My friend recently showed me a page from the FermiLab website called, “Who’s the Scientist? Seventh graders describe scientists before and after a visit to Fermilab.” The students provided drawings and descriptions, with most “Before” pictures fulfilling some stereotypical portrayal of the mad scientist—male, white, wearing a lab coat, clearly not in possession of a comb. In his “Before” description, Dan S. wrote, “I picture a scientist as a genius. I think they can usually calculate almost anything. I think of weird experiments and bottles of chemicals. Also I think of big explosions and atoms and molecules.”
Dan S.’s speculation that scientists are able to calculate anything was magnanimous. He was right that calculations are necessary, though, which is why my calculator sits prominently on my desk at lab. Beside it are wrinkled protocols I use for dissection and harvest of cells, and on those protocols likely sit wayward cells–escapees from my dissection tools. There are the requisite papers related to my project (which I’ve read, I swear), as well as my dusty review book for the Graduate Record Examination, the standardized test largely required of any student applying for a US graduate school (which I’ve read, I swear).
Lately I’ve been more engrossed in the reading I do on the shuttle to lab: Douglas Hofstadter’s Gödel, Escher, Bach: An Eternal Golden Braid. GEB, described as “A metaphorical fugue on minds and machines in the spirit of Lewis Carroll,” is an epic exploration of mathematics, history, art, logic, and cognition. Surprisingly accessible and funny, it’s certainly been keeping my brain in shape.
My lab notebook, hardly as riveting, is flipped to a page with the design of a recent experiment. Underneath the scribbles and edits is the original plan—nothing ever goes quite the way you expect in science. As a burgeoning scientist, I’m constantly aware of that fact. Still, the stars or exclamation points drawn around some of the charts in my notebook might be worth it.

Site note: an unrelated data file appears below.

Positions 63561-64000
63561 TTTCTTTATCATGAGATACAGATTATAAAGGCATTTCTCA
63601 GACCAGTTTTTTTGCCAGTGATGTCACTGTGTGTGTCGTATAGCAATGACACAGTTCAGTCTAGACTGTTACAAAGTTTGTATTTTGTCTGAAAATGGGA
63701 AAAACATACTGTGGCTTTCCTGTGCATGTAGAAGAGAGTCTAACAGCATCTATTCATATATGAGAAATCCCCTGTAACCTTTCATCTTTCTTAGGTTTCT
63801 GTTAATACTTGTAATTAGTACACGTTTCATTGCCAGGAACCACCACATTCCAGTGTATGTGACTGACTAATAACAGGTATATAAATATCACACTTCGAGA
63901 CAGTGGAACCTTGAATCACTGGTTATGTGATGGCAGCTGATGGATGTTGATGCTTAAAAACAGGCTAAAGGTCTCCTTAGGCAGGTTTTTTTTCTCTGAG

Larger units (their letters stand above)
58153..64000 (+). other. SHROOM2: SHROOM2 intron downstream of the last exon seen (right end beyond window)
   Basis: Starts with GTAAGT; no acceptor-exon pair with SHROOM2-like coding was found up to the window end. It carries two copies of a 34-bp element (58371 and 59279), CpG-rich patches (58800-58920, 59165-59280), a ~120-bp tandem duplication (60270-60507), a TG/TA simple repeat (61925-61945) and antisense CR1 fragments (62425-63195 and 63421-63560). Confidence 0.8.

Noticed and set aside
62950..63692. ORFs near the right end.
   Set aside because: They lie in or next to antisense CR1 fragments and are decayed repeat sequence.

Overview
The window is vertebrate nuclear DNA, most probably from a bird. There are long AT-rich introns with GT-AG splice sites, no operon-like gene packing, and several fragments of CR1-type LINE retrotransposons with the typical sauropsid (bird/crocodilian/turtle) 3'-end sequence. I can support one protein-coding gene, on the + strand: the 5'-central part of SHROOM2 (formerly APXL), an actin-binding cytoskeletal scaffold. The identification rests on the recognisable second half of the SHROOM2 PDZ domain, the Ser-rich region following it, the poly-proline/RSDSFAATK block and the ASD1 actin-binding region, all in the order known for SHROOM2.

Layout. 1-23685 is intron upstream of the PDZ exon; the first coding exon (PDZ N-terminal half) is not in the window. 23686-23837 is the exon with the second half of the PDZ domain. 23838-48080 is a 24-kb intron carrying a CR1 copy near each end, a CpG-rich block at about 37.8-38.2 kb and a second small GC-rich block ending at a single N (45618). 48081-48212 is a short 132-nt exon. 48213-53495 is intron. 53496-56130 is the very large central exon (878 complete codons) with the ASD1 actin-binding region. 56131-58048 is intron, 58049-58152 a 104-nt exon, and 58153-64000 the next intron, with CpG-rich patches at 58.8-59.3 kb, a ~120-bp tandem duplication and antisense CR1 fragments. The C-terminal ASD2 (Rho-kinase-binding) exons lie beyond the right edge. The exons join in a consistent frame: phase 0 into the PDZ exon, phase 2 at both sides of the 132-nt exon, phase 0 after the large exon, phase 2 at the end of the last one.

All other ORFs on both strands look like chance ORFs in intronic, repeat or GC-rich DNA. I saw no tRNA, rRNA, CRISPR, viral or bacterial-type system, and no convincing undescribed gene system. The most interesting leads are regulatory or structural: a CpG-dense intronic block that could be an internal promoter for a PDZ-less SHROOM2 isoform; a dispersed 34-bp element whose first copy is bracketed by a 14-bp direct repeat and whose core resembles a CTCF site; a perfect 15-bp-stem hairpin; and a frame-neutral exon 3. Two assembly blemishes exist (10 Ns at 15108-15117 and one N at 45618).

I anticipated frustration when I moved into this line of extracurricular activity, so tacked onto the corkboard in front of me are photographs of friends, family, and panoramic views; a fortune cookie slip that says, “Begin. The rest is easy”; and a piece of artwork painted by an artist named Bren Bataclan. Bataclan began “The Smile Boston Project,” a street art installation where he leaves original paintings for passersby to take for free, in an attempt to expose more people to art and smiles. His bright, friendly paintings are cartoon-inspired, and mine has attached to it a single sheet of paper that says, “Everything will be alright.” I found the piece outside a dorm one day, as other students either ignored or did not notice it. The painting’s message often reminds me that science can involve stumbling upon a piece of a story too. You just have to keep your eyes peeled and remain open-minded about anything you’ve found. Including what basic science and life as a scientist entail.
After his visit to the FermiLab, Dan S. wrote, “Scientists are normal people just like us all. They do the same things and act just like us. Most of them speak foreign languages. Scientists aren’t always stuck in their offices. They have lives outside of the labs too. Some like to do outdoor activities; others like to read or do things inside.” It’s true, as evidenced by my cluttered desk. And I even keep a comb in my drawer.